On their eighth record in 13 years, the Black Keys sound about as far removed from their early days as drum'n'guitar garage rockers as can be. Over the past three or four records, and under the creative gaze of producer Danger Mouse, they have developed into something rather more complex than their first few releases might've suggested. Now an arena-ready band, the Black Keys have found innovative ways to push their blues-based songs into grander, more expansive territory.
On Turn Blue, they've dared to straddle the divide between the slickness of pop radio and the necessary roughness of garage rock, squaring a circle that has bedevilled so many bands before them. It's a mightily impressive feat, even if the songs underneath all of that innovation aren't always that interesting.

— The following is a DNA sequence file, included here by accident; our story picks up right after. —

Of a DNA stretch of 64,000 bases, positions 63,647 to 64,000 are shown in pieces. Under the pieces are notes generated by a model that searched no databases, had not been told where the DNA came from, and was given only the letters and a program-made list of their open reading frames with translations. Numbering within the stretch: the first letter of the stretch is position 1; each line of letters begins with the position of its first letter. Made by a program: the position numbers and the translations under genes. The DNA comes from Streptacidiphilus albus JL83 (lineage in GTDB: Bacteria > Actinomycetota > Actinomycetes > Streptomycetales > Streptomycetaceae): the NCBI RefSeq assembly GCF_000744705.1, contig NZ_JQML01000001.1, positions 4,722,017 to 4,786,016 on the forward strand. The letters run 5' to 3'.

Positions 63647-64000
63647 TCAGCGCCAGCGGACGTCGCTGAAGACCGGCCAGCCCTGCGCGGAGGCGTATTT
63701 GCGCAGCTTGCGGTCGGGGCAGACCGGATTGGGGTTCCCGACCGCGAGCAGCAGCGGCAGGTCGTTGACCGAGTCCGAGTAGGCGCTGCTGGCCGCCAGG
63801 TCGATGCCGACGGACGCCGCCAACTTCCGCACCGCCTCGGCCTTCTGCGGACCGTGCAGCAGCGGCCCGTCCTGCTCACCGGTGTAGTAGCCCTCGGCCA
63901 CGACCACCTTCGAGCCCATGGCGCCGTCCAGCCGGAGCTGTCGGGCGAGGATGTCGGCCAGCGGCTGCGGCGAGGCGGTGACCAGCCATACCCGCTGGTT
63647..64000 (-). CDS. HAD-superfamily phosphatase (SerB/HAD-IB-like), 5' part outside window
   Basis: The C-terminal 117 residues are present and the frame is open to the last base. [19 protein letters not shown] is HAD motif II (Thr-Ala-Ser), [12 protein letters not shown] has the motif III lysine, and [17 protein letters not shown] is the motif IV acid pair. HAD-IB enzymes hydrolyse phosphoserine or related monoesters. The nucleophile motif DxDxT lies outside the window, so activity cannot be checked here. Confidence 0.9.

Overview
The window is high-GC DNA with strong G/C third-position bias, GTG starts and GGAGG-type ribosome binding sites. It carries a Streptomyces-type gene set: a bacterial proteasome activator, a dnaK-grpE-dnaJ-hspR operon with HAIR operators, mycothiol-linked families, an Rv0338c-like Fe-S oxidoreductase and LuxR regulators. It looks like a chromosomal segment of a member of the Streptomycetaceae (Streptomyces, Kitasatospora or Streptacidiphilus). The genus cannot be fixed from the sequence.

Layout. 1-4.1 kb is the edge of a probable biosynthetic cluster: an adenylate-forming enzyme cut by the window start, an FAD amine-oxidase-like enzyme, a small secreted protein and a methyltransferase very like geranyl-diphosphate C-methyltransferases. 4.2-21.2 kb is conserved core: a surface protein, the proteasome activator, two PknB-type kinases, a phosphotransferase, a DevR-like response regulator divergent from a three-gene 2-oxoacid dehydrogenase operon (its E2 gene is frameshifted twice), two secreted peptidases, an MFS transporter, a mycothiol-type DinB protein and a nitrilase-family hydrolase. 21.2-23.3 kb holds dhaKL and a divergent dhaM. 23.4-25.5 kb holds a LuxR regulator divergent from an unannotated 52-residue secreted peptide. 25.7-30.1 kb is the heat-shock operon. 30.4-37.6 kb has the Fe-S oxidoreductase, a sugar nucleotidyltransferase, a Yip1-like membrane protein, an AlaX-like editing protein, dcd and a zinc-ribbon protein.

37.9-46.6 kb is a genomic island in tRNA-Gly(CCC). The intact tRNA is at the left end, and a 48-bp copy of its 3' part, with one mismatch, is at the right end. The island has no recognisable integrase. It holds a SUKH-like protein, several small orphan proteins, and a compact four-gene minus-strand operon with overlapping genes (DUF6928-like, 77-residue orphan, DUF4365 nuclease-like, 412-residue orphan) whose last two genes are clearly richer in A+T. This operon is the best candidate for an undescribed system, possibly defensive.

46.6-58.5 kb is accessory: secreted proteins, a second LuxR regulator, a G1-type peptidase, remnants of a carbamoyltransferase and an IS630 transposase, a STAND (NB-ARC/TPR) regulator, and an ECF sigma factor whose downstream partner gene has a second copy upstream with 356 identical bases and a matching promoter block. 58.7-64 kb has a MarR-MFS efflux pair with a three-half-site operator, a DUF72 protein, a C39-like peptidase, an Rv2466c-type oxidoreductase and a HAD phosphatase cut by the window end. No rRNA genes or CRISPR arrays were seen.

Opening with the alienated opus "The Weight of Love" (featuring instrumental sections straight out of Meddle-era Pink Floyd) and flowing through ten more songs largely on the theme of lost love and betrayal (Auerbach just emerged from a messy divorce), Turn Blue sure isn't a feel-good album. But, as dark as the material might be, the music is never allowed to wallow in dirges or sighs. Hell, even a song like "Bullet In The Brain," forlorn as its title might be, opens up into a raging middle section with an ass-shaking bass line lifted from the Krautrock handbook.
And yet, despite all of the cleverness of the production, the ample quoting from '70s rock bands I admire, and the dynamic core that is the interplay between Auerbach and Carney's expressive instruments, much of this record remains inert. Comfortable, but numbing. It all sounds great, but the songs don't sink in, don't push past the surface. (Nonesuch)